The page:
Aerosol Particle Generator
Definition and Description of an Aerosol
An aerosol can be defined as a system of solid particles or liquid droplets that can remain dispersed in a gas, usually air. Naturally occurring aerosols, as well as those emitted by clinical aerosol generators, almost always contain a wide range of particle sizes. Because the aerodynamic behavior of an aerosolized particle is critically influenced by its mass, it is important to be able to describe precisely the size distribution of aerosolized particles. In clinical studies the mass median aerodynamic diameter (MMAD) and the geometric standard deviation (σg) are often used to characterize the dimensions of an aerosol. When the mass distribution of particles in an aerosol is fractionated and the cumulative particle distribution plotted as a lognormal distribution on probability paper, it often approximates a straight line. However, recent studies of clinical aerosols have indicated that nebulized particles are often not lognormal in distribution.5 The MMAD represents the point in the distribution above which 50% of the mass resides, expressed as the diameter of a unit density (1 g/mL) sphere having the same terminal settling velocity as the aerosol particle in question, regardless of its shape and density.
The lognormal plot is convenient because, if linear, it defines a statistically “normal” distribution and the data can be described accurately by the MMAD and the standard deviation alone. For a lognormal distribution, one standard deviation is called the “geometric standard deviation,” or σg. The σg is the ratio of the size at 84% (or 16%) to the MMAD and is an indicator of the variability in particle diameters. If the particle size varies over a wide range (σg > 1.2), it is described as having a polydisperse particle distribution; if the particles are of similar size (σg < 1.2), the particle distribution is described as monodisperse. Monodisperse aerosols are usually encountered only in research studies where specialized generators are used to create such an aerosol.6 For clinical aerosols that are not lognormal and are widely polydisperse, it is best to relate deposition studies to the entire distribution of particles and avoid focusing on simple descriptive terms like the MMAD and σg.5,7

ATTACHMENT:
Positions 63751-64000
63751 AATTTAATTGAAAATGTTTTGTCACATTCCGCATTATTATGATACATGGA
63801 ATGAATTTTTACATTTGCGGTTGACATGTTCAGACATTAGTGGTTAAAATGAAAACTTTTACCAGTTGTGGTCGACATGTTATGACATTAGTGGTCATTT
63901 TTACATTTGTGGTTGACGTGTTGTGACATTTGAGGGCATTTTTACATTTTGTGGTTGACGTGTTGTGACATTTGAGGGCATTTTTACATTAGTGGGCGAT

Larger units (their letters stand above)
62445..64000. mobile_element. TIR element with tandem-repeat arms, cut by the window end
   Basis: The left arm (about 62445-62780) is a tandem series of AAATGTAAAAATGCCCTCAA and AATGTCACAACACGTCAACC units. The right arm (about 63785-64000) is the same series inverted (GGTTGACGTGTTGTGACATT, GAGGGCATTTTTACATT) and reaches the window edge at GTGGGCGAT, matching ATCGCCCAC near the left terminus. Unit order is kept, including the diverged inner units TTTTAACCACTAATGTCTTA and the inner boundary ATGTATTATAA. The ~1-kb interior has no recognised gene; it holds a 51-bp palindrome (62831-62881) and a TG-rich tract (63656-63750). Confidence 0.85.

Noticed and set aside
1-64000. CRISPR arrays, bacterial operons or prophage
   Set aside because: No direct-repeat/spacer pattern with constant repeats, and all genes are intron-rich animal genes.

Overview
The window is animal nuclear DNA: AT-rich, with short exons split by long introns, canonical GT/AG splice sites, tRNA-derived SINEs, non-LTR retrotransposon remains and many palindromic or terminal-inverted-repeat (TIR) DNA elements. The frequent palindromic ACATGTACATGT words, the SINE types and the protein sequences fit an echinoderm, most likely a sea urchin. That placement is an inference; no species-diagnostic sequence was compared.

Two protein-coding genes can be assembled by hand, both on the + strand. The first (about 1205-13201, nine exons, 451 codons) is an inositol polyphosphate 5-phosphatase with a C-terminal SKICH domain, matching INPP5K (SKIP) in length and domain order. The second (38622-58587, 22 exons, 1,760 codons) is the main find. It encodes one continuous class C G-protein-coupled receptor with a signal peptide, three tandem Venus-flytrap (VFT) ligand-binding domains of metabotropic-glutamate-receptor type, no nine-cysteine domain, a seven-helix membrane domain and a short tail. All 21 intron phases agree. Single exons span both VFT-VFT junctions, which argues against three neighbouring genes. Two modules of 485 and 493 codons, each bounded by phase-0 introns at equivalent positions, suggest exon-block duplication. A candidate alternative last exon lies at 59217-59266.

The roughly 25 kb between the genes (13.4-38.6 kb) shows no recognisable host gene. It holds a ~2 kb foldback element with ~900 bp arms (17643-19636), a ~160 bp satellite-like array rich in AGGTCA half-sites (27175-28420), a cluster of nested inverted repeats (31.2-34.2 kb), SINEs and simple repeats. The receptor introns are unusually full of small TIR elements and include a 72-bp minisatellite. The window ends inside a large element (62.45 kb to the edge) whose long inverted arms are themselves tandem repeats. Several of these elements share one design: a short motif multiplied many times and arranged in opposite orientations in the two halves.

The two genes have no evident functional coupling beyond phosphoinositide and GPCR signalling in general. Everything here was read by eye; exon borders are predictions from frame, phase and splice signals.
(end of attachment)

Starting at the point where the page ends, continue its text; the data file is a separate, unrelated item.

The definition of the mass median diameter is the same as that of the MMAD except that the data are not normalized to unit density.